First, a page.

Undergraduate study
Mechanical Engineering (Top-up)

BEng Tech (Hons) Mechanical Engineering (Top-up)

UCAS code: H303 Tech/ME

This top-up mechanical engineering degree is ideal if you are currently qualified to QCF Level 5 Higher in the general area of mechanical engineering, and want to further your educational development to degree level and possibly beyond to master’s degree level. Eligible qualifications include BTEC Higher National Diplomas (HND) and foundation degrees (Fd).

Course information

Full-time

  • Length: 1 year

More full-time details

Part-time

  • 2 years

More part-time details

  • Enrolment date: September
  • Admission enquiries: 01642 738800

Contact details

Further information

  • Facilities

    Reporting on engineering at Teesside University

    A tour of Teesside University engineering facilities and employer partnerships, enabling us to produce graduates ready for the world of work.

  • Facilities
  • Employer quote

    James Guyett, , Cummins UK, Darlington Engine Plant

    Teesside University has been chosen as an establishment with an excellent reputation in the engineering discipline and delivers high quality talent in the engineering field year on year. We welcome any applications from previous students who you believe have strong leadership and technical skills. The graduate role starts at a salary of £25,856.

    Cummins UK, Darlington Engine Plant. This is an external website. The link to Cummins UK, Darlington Engine Plant will open in a new window.

  • On video

    Mechanical engineering students – join the winning team

    Watch mechanical engineering students from Teesside University get a taste of life in the fast lane as they put a race car they have built through its paces.

 

The programme deepens your knowledge of subject areas previously studied as part of your HND, foundation degree or equivalent to help improve your career prospects. You gain a rounded knowledge and understanding of mechanical engineering, and the skills to analyse complex mechanical engineering problems. The programme embraces a broad spectrum of engineering topics and in addition includes transferable and team-working skill sets that employers view as important.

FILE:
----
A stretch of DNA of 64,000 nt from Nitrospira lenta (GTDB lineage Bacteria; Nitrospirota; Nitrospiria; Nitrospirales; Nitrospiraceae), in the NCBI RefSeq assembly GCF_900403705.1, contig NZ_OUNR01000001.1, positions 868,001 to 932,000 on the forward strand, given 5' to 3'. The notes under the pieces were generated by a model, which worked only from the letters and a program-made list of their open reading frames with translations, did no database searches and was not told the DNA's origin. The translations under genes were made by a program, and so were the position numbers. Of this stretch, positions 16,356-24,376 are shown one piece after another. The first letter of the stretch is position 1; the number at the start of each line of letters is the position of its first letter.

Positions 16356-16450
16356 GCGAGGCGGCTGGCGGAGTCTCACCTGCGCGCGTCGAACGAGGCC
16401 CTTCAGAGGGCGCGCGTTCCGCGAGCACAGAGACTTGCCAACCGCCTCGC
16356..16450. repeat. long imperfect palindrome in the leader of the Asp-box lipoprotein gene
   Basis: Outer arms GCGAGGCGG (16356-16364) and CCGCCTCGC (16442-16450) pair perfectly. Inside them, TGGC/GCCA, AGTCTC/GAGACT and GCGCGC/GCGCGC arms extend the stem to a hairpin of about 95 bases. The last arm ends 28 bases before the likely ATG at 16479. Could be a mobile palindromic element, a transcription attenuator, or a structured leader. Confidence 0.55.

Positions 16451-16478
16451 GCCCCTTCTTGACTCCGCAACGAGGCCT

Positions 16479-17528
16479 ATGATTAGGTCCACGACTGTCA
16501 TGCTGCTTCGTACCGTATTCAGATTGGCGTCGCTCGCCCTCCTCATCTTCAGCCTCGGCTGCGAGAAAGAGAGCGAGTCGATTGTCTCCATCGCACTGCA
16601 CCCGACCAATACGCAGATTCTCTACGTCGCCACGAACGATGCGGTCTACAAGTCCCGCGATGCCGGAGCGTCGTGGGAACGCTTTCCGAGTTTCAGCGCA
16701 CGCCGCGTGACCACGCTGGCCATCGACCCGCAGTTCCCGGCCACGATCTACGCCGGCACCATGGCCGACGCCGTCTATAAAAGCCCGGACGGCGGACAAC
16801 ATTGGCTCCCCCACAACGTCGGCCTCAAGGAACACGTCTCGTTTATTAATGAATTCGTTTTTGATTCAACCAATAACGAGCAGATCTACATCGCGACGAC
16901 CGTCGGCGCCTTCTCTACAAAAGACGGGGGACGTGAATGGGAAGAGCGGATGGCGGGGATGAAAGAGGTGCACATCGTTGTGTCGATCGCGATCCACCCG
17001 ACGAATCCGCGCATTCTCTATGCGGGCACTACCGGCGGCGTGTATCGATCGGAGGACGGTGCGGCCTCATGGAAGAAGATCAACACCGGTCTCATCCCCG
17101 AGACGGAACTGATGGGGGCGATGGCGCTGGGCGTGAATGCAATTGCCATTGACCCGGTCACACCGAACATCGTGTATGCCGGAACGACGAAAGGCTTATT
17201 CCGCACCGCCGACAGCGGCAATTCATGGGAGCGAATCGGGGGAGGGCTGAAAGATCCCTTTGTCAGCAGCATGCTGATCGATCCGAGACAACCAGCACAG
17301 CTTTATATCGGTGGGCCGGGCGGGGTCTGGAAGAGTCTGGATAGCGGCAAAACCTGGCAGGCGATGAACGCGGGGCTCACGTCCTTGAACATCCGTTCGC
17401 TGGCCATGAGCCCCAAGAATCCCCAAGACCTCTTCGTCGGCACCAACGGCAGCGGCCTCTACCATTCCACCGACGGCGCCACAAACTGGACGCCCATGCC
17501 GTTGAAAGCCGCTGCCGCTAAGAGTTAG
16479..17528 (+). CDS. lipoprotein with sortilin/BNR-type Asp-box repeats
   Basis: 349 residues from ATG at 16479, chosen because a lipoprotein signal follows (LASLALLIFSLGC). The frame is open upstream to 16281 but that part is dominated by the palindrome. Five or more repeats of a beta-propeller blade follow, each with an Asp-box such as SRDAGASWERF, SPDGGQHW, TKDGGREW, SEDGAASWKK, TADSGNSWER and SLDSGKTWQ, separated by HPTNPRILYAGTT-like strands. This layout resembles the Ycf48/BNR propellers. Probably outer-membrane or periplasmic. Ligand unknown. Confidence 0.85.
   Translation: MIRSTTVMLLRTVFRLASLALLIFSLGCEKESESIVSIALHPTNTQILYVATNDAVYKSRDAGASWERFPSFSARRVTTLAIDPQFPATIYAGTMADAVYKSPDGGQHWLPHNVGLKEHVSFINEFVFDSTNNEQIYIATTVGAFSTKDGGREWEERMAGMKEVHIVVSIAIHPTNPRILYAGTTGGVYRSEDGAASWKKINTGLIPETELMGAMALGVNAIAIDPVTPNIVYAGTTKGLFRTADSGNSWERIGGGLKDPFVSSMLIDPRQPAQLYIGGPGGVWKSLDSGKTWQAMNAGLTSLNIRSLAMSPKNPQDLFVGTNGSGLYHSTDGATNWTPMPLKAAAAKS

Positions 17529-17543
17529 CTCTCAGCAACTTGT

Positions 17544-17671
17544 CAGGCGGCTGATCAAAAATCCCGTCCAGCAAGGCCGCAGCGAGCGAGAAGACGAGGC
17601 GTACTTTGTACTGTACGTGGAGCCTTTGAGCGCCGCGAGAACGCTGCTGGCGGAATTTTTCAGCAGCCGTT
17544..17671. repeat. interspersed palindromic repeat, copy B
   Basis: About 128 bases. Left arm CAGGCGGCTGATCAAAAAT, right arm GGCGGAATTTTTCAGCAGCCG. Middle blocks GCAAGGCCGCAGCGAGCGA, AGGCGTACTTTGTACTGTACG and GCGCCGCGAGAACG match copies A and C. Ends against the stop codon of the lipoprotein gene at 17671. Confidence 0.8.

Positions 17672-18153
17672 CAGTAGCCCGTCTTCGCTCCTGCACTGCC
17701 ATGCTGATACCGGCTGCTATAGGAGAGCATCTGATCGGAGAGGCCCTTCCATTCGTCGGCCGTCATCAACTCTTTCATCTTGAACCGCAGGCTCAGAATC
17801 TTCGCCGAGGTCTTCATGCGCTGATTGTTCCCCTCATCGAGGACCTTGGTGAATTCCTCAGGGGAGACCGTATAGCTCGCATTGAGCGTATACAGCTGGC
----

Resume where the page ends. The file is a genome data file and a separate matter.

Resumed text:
• Our mechanical engineering degrees are ranked 7th in the country for student satisfaction with teaching (Guardian University Guide 2018)

  • Our mechanical engineering courses are ranked 3rd in the country for teaching quality (Sunday Times Good University Guide 2017)

  • Our mechanical engineering courses are ranked 4th in the country for student experience (Sunday Times Good University Guide 2017)

  • 100% of our BEng Tech (Hons) Mechanical Engineering (Top-up) degree graduates are in work or further study (Destination of Leavers from Higher Education 2015-16)

Course structure

Core modules

Applied Mechanics of Materials

You examine specific areas including: stress concentrations, stress and strain transformation, axial loading, inelastic deformation, torsion, bending, transverse shear, buckling, introduction of failure theory, design of beams and shafts; deflection of beams and shafts, design of columns and pressurized cylinders.

You are introduced to each major topic in your lecture, looking at conceptual and theoretical development and their applications to realistic engineering problems, through worked examples. In your tutorials you practice application of methods and provide feedback. In laboratory sessions you investigate the behaviour of components and develop a deeper understanding of the theory and principles.

You are assessed by a laboratory report (30%) and an examination (70%).

Computer-aided Engineering Analysis

In this module, your knowledge of advanced techniques is developed for the computer-based analysis of designs and for using commercial software to solve more complex engineering problems.

You will gain a thorough understanding of computer methods for the analysis of detailed design. Nodes, elements and meshing techniques for Finite Element Analysis (FEA) will be covered. Types of boundary conditions such as loads and constraints are explained, including how to apply them. You will learn how to solve FEA problems and analyse the results. Advanced techniques utilising adaptive and optimisation methods for solving complex engineering problems will also be covered.

The majority of the learning will take place in computer-based tutorials. Lecture time will be used to provide background information, theoretical concepts and to discuss the application of the concepts being used in the software.

Employment Skills for Engineers

You develop your self-marketing, confidence and professional skills that are typically demanded by potential graduate employers.

You are introduced to a number of role-play selection exercises often used by graduate employers; these can include preparing covering letters and CVs, online application forms, attending mock interviews, completing psychometric tests, delivering presentations and contributing to assessment centre tasks.